First presented as part of Drift, a group exhibition curated by Micah Donovan at The Robert McLaughlin Gallery in Oshawa, Ontario. 16 June – 8 September. Opening Reception: Friday, 5 July.
Two old style phones without dials, installed side by side on a wall, left-right phones, stereophones. They ring intermittently, but the visitor can pick up either phone at any time. On one all you hear is the sound of licking, close and intimate, for salivaphiles. On the other you hear a voice telling you that the sound you hear on the other phone is the sound of the artist thoroughly licking the phone, it is left ambiguous as to which of the two phones has been licked (in fact, both have).
Electronics: Robert Cruickshank
Images: Christof Migone
Telephones: A shrine to the desperate hope that one day the world will listen to us. Answering Machines: they are patiently training us to think in a language they have yet to invent.
– J.G. Ballard
In January 2013 I was invited to contribute to a group exhibition at the Robert McLaughlin Gallery (RMG) in Oshawa, Ontario, Canada by guest curator Micah Donovan. The theme of the show, titled Drift, turned around the tensions between play and discipline. After some discussions with the curator, we settled my contribution was going to be Publick, a work that I had conceived in 2005 but never realized. I have done work with telephones before, in fact, it was a central element to the live radio art programming I did between 1988 and 1994. The presence of callers to my radio show permeates my first CD release, Hole in the Head. It was a way to complete the radio loop and involve listeners as participants; Bertolt Brecht thought that radio was an unfinished invention which was stuck on one-way communication: “It was suddenly possible to say everything to everybody but, thinking about it, there was nothing to say. Radio should be capable of not only transmitting but of receiving of making the listener not only hear but also speak, not of isolating him but of connecting him.” One way that Brecht correlates with my proposal is that I intend to focus on the private moment of the call, and shift the two-person interaction to one that is now in the public realm. Of course, you and I both know that private conversations in public settings are now the norm (though not without causing consternation in some), and user feedback in general is the default mode in most communication platforms. However, the closing of the loop that enables the listener to speak back does not thereby mean that alienation, inequality, corruption, manipulation are no longer active forces that are at play at both the micro level of a single call and the macro level of the phone network embedded in the nexus of other networks (financial, military, etc.).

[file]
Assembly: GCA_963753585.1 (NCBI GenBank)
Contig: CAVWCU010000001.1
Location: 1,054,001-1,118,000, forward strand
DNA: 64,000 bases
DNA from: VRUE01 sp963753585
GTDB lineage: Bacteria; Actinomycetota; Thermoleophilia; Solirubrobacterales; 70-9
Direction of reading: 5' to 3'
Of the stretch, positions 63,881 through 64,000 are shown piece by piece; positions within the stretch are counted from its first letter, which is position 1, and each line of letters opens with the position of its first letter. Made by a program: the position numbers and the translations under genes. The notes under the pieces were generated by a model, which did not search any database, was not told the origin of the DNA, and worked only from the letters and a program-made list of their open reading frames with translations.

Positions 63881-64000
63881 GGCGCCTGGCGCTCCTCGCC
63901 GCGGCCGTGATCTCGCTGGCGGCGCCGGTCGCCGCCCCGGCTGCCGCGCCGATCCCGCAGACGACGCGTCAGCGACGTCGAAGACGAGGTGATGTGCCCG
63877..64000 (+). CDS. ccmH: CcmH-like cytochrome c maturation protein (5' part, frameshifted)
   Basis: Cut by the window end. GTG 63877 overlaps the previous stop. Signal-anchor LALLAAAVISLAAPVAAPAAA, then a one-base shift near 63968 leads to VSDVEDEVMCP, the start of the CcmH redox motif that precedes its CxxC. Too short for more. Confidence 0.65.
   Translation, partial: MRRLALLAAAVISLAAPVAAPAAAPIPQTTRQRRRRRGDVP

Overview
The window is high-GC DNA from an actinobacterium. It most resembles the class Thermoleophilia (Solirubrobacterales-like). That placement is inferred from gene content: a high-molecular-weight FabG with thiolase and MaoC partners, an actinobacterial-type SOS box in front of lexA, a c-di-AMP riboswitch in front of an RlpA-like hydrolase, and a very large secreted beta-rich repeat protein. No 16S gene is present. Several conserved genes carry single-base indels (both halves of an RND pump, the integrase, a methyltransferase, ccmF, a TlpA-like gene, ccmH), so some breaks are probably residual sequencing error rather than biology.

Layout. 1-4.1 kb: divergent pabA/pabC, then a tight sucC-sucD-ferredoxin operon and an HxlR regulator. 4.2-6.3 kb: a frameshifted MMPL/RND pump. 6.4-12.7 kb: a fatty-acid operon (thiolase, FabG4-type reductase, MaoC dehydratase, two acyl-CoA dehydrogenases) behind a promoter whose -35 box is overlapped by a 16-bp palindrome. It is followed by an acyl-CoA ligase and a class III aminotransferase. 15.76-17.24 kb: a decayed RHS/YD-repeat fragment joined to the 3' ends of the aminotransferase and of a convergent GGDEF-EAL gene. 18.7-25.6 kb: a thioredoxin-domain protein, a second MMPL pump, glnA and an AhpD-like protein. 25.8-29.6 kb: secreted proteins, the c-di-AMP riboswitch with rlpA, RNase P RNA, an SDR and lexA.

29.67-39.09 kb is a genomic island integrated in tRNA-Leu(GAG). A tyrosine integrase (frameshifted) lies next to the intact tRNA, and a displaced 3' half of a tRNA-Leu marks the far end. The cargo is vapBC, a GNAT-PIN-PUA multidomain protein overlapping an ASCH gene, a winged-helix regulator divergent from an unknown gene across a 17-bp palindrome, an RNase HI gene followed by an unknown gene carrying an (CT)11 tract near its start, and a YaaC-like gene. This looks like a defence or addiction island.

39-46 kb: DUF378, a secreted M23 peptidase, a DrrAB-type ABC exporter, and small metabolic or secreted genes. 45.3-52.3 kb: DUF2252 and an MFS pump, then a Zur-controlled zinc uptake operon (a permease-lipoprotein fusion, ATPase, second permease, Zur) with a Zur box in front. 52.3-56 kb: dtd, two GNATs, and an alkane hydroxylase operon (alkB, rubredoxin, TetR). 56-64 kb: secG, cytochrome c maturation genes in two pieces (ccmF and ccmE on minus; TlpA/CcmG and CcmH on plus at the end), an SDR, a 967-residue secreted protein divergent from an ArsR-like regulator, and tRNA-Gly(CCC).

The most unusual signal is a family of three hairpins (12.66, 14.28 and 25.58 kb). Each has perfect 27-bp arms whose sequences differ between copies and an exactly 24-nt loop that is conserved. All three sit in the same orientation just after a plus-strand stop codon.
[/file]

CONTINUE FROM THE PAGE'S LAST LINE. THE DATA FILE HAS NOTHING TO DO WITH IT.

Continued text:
Publick does not address these matters head on, but in an understated manner. Insidiously and humorously, it questions the habits we have formed around the daily use of this (now primarily) mobile tool. There is a somewhat nostalgic element conveyed the wall-mounted rotary dial phones that encourages the gallery visitor to pick up the phone. At least that is what I witnessed at the first gallery presentation of Publick. The subsequent reveal that is heard on these phones jars interestingly with the quaint appearance of the phones.
The piece consists of two old style phones without dials, installed side by side on a wall, left-right phones, stereophones. They ring intermittently, but the visitor can pick up either phone at any time. On one all you hear is the sound of licking, close and intimate, a soundtrack for salivaphiles. On the other you hear a voice telling you that the sound you hear on the other phone is the sound of the artist thoroughly licking the phone and that the phone has not been cleaned since. It is left ambiguous as to which of the two phones has been licked (in fact, both have). There are a series of different purposefully confusing messages with variations on that message, a small sample: Hi, I have given clear instructions that these phones not be cleaned after I’ve licked them / hi, the sound of licking on hear on the other phone comes from me licking the phone you are holding now / Hi, you’ve just been licked.